It strikes me as weird that the column expressions (everything between SELECT and FROM) in an SQL SELECT statement come before the table references, when the column expressions depend directly on the aliases, joins and subqueries of the table references. The converse is not often the case, so often I end up writing the table references first anyways, especially with complex queries. This makes query writing less linear in seemingly all cases, so I'm curious then if there some historical and/or practical reason behind the order?


1 Answer 1


SQL was designed to be English-like, which means the expressions should more or less read like English sentences. In the initial paper you can see the use-case example sentences they translate into SQL:

Q1. Find the names of employees in the toy department.

Q2: Find the names and salaries of employees who are in the toy department and whose manager is Anderson.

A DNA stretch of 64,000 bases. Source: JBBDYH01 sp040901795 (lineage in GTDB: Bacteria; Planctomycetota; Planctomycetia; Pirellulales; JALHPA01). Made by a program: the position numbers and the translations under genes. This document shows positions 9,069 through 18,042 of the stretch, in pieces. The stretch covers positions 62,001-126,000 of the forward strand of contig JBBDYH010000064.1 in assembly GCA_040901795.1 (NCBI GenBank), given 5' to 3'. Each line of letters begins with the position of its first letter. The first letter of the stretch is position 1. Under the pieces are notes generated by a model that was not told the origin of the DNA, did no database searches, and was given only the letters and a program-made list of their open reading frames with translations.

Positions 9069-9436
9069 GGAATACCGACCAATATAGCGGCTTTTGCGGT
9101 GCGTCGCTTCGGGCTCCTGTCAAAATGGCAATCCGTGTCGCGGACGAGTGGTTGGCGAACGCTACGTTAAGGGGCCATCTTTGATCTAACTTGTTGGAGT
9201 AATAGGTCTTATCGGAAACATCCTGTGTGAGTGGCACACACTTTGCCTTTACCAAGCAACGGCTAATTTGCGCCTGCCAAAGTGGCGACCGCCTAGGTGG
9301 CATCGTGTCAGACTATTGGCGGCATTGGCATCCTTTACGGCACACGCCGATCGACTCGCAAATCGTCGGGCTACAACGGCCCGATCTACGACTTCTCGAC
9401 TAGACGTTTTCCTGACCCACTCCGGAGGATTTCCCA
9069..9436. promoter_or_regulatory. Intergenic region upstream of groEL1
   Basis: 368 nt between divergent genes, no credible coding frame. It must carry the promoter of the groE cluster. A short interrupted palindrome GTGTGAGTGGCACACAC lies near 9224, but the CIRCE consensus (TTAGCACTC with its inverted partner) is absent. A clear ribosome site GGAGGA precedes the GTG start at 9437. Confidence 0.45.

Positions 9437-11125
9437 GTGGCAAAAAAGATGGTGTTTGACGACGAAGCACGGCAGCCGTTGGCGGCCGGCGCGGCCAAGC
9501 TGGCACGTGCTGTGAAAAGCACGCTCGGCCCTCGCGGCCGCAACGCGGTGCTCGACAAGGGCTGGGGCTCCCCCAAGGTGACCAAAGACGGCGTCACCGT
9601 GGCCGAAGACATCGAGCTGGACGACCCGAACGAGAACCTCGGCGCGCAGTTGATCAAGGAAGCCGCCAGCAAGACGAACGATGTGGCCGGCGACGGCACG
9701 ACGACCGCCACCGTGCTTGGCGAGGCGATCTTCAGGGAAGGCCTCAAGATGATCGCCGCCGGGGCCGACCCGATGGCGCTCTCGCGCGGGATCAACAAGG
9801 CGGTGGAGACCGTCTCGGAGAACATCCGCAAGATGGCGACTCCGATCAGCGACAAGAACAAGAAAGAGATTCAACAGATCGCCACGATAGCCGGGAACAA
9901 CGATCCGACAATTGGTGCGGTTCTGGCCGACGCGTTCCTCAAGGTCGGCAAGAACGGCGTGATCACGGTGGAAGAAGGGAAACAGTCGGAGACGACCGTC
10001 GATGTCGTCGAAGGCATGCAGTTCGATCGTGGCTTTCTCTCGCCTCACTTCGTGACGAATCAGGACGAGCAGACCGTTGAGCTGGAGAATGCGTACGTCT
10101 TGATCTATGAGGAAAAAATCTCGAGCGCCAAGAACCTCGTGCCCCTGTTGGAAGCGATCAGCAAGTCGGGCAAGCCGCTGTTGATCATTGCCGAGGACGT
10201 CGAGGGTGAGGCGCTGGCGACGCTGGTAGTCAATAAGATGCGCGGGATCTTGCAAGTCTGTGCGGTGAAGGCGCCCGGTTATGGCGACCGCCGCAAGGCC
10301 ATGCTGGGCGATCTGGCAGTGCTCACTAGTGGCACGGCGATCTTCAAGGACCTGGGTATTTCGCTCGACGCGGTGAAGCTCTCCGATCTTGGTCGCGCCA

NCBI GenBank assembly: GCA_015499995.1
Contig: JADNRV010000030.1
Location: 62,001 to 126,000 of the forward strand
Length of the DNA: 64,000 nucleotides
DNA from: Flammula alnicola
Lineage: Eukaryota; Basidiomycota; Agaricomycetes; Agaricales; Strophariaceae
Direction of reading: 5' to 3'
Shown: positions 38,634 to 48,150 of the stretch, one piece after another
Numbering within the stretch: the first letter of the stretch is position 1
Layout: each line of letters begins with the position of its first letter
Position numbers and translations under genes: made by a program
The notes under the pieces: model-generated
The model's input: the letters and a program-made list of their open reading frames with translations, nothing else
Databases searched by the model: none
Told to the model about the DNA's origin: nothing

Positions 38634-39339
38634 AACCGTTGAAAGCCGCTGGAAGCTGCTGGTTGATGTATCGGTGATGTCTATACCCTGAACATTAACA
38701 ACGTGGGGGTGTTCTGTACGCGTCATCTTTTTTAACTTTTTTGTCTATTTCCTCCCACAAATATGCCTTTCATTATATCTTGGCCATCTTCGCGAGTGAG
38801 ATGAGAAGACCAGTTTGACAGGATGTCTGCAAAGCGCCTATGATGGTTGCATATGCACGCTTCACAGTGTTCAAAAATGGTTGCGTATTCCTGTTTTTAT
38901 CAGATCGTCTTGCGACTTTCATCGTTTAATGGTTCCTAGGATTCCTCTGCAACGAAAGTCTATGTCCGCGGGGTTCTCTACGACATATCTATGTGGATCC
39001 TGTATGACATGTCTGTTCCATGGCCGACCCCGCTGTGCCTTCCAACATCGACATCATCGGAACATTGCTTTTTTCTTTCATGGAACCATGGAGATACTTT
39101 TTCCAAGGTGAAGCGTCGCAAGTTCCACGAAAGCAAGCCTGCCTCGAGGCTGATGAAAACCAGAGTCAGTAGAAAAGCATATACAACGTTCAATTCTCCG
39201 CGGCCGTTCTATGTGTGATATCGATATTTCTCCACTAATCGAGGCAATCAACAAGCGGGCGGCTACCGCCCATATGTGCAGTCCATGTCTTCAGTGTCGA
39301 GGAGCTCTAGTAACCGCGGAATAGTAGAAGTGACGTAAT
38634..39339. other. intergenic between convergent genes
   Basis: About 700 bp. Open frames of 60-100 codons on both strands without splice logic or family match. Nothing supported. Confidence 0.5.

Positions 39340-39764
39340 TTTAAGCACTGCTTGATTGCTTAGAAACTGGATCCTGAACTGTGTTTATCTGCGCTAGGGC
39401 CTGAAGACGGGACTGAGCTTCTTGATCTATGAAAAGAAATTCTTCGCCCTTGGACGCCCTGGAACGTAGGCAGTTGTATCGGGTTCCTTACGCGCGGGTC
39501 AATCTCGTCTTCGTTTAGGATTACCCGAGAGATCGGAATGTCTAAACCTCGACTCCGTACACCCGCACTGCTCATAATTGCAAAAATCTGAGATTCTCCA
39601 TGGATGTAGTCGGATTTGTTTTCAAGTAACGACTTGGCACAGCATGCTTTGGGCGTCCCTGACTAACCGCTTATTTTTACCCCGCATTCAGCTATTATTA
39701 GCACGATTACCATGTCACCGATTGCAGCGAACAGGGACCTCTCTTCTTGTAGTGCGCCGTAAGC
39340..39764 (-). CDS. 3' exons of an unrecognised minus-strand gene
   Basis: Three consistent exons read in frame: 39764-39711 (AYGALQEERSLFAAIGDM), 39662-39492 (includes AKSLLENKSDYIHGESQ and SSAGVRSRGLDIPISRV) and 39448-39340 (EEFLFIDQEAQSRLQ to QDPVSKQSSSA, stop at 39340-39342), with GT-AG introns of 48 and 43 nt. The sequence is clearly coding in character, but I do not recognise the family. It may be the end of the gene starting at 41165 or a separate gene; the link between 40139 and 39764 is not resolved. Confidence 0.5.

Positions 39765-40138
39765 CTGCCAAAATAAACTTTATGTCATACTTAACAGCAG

Q3: Find the items sold by departments on the second floor.

Q4: Find the average salary of employees in the shoe department.


You will notice these sentences naturally follow this template:

Find <property> of <entity> <satisfying some condition>

Which leads to the SQL syntax:

SELECT <columns> FROM <table> WHERE <predicate>

So the order of clauses follows naturally from the desire to have the language be English-like.

The controversial question is if it was a good idea striving for an English-like language. In my experience it makes it far more accessible for non-programmers, but makes it rather clunky for programmers. (Note that Linq have reversed the two first clauses to better support autocompletion. Obviously autocompletion did not exist at the time SQL was designed. Linq also supports composition much more elegantly. Then again Linq is not designed for use by non-programmers.)

  • SQL was initially developed at IBM by Donald D. Chamberlin and Raymond F. Boyce in the early 1970s.[14] This version, initially called SEQUEL (Structured English Query Language), was designed to manipulate and retrieve data stored in IBM's original quasi-relational database management system from Wikipedia. So yes, looks like it has a ideomatic background.
    – Laiv
    Commented Sep 3, 2017 at 19:07

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